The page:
A BRADFORD grandfather lost his 22-month battle with a brain tumour - after his only symptom was a numb left hand.

Steve Dixon, 59, from Thackley, was diagnosed with a glioblastoma multiforme (GBM) in March 2019.

The grandfather-of-three had two brain surgeries and cancer treatment to try to keep the tumour at bay but eventually his treatment options ran out.

Steve’s widow Jane, a care assistant at The Glen Nursing Home in Baildon, said: “In March 2019, Steve noticed one morning that he was lacking co-ordination in his left hand and had some numbness and tingling as well.

"It came on very suddenly, so he went to the doctor and was told he may have had a stroke. They sent him for a CT scan and that’s when they found a ‘mass’ on his brain.”

Bradford Telegraph and Argus: Steve with his dog MiloSteve with his dog Milo

Steve was sent for a more detailed MRI scan, which confirmed a brain tumour. Four days later, he had a craniotomy at Leeds General Hospital (LGI), to debulk the tumour.

Jane said: “His neurosurgeon, Mr Simon Thomson, was brilliant. Steve coped really well with the surgery.

"I didn’t know what to expect when I went to see him afterwards but I found him sitting up having a cup of tea and a sandwich.

He was so brave and never complained about anything

But the histology report confirmed that Steve’s tumour was a glioblastoma multiforme (GBM).

The average survival time for GBM patients is just 12 to 18 months. The diagnosis also meant that he would have to undergo a course of radiotherapy and chemotherapy.

Jane said: “He did really well with his cancer treatment, sailing through it with barely any side effects.

“We got married in August 2019. It was a lovely, hot summer’s day and we had the best time.

"Around 80 guests joined us to celebrate at The Old Barn at Esholt. Our wedding favours were Brain Tumour Research brooches.

"It was such a wonderful occasion and I’m so glad we did it before Steve became ill again.”

Bradford Telegraph and Argus: Steve Dixon, left, of Thackley, was a huge Leeds United fan Steve Dixon, left, of Thackley, was a huge Leeds United fan

After finishing his treatment, Steve bounced back and stayed well for a year or so. In March 2020, however, a routine scan revealed tumour progression.

Jane said: “He went into hospital for more brain surgery just before the UK locked down at the beginning of the Covid-19 pandemic. Again, he got through the surgery without any complications but this time, I was unable to visit him in hospital, because of the coronavirus restrictions.”

After he was discharged, Steve underwent a second course of chemotherapy which did not work. His post-treatment scan showed evidence of more progression and he was told that, tragically, there was nothing else they could do for him. In August 2020, he got referred to the palliative care team and with their support, Jane cared for him at home.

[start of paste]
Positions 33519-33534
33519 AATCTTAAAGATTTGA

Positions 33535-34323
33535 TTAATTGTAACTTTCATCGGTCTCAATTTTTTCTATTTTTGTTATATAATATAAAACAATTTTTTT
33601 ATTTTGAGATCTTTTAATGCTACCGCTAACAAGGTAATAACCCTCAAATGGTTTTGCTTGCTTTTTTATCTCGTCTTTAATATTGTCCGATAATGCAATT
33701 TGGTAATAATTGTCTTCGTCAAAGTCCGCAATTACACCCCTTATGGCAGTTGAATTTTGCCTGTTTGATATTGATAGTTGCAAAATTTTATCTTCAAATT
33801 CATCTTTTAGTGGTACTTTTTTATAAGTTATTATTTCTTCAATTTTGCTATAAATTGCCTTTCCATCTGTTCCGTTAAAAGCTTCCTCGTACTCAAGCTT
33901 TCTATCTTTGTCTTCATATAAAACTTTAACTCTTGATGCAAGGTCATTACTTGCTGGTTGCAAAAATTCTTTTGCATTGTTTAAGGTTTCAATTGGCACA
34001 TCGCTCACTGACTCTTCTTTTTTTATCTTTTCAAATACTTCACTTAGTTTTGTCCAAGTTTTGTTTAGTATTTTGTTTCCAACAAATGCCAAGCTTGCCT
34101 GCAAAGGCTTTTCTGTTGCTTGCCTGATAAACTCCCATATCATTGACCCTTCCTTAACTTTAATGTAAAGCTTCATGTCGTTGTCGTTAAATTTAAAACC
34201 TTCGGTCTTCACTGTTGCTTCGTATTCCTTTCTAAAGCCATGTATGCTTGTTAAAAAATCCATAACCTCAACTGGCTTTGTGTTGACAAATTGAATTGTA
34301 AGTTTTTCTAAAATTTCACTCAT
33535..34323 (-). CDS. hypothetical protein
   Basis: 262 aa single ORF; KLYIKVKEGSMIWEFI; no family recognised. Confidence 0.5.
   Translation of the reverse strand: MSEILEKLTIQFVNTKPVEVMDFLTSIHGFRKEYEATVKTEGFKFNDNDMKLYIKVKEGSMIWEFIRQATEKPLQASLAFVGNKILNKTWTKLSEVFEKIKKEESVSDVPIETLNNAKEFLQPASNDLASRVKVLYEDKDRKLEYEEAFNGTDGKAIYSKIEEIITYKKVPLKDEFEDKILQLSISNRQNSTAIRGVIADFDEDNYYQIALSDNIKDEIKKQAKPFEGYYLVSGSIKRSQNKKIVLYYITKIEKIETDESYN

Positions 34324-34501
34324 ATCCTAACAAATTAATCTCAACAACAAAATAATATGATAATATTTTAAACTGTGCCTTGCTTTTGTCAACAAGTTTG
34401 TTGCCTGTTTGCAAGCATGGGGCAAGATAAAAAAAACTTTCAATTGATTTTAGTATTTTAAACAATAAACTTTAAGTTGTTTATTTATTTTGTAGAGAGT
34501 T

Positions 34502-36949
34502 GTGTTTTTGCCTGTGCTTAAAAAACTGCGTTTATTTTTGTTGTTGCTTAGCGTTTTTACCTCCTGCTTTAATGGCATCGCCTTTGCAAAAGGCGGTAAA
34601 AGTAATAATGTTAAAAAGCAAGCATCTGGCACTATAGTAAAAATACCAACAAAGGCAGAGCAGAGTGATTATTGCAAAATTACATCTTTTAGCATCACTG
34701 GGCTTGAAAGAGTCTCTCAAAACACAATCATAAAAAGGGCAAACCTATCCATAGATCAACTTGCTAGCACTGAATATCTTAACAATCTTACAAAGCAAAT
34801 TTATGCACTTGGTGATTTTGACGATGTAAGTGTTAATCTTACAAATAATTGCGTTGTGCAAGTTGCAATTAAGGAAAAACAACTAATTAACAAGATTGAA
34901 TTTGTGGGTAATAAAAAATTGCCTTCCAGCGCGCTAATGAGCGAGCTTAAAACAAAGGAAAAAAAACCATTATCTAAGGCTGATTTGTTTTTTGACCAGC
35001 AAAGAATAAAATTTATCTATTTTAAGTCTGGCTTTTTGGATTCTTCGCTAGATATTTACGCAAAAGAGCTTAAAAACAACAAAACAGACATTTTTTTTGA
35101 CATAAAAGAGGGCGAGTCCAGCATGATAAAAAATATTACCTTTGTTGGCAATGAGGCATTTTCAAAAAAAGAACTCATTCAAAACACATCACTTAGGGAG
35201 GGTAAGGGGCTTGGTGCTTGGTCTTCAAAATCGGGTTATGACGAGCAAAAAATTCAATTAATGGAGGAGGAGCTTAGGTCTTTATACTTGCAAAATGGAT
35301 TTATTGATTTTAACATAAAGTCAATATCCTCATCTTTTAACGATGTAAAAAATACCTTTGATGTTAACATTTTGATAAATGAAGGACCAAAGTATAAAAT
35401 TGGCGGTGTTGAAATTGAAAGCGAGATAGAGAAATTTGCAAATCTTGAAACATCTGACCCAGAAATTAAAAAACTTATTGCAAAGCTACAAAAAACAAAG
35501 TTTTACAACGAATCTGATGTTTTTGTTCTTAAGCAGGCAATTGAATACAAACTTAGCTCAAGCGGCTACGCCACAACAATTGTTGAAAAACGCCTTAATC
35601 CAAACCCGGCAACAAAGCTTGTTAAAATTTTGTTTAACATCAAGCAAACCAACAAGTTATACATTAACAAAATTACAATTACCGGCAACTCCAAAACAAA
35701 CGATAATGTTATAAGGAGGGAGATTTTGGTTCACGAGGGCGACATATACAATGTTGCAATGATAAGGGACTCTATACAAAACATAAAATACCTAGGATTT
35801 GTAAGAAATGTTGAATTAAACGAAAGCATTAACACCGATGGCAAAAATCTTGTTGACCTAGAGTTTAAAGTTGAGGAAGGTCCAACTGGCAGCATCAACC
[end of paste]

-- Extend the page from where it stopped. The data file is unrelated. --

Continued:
She said: “There was never any doubt that when the time came, I would look after Steve myself. As a carer, I knew what to expect and how to make Steve’s final months as happy and as comfortable as possible.

“We’d spoken about his dying wishes. He said he wanted all his family around him and his beloved dog Milo on his bed.

"Milo is a four-year-old lurcher whippet cross rescue dog. He was Steve’s shadow and would follow him everywhere.”

Steve died on January 9 this year, surrounded by his loved ones, including Milo the dog, who howled and cried as Steve slipped away.

Jane said: “After we lost Steve, Milo wouldn’t go into his bedroom for weeks.

"It was heart-breaking to see how much he missed him. He has been such a wonderful support to me though and I know that If I didn’t have Milo, I wouldn’t want to be here.”

Heartbroken by her loss, Jane has channelled her grief into fundraising to help find a cure for brain tumours. Last year, she did a raffle to raise money for Brain Tumour Research and a collection at Steve’s funeral raised £561.

Jane added: “I have also set up a direct debit to make a regular donation to help this worthy cause.

"Through my own tragic experience, I became all too aware of the terrible statistics surrounding brain tumours.

"Steve was a fit and healthy man, who loved nothing more than a game of football or a round of golf.

"He didn’t smoke and only drank socially. He was the picture of good health. But this disease is indiscriminate.

"I want to do all I can to help ensure other families are not torn apart by a brain tumour diagnosis.”

Brain tumours kill more children and adults under the age of 40 than any other cancer yet historically just one per cent of the national spend on cancer research has been allocated to this devastating disease.

To make a donation to Brain Tumour Research, go to braintumourresearch.org/donation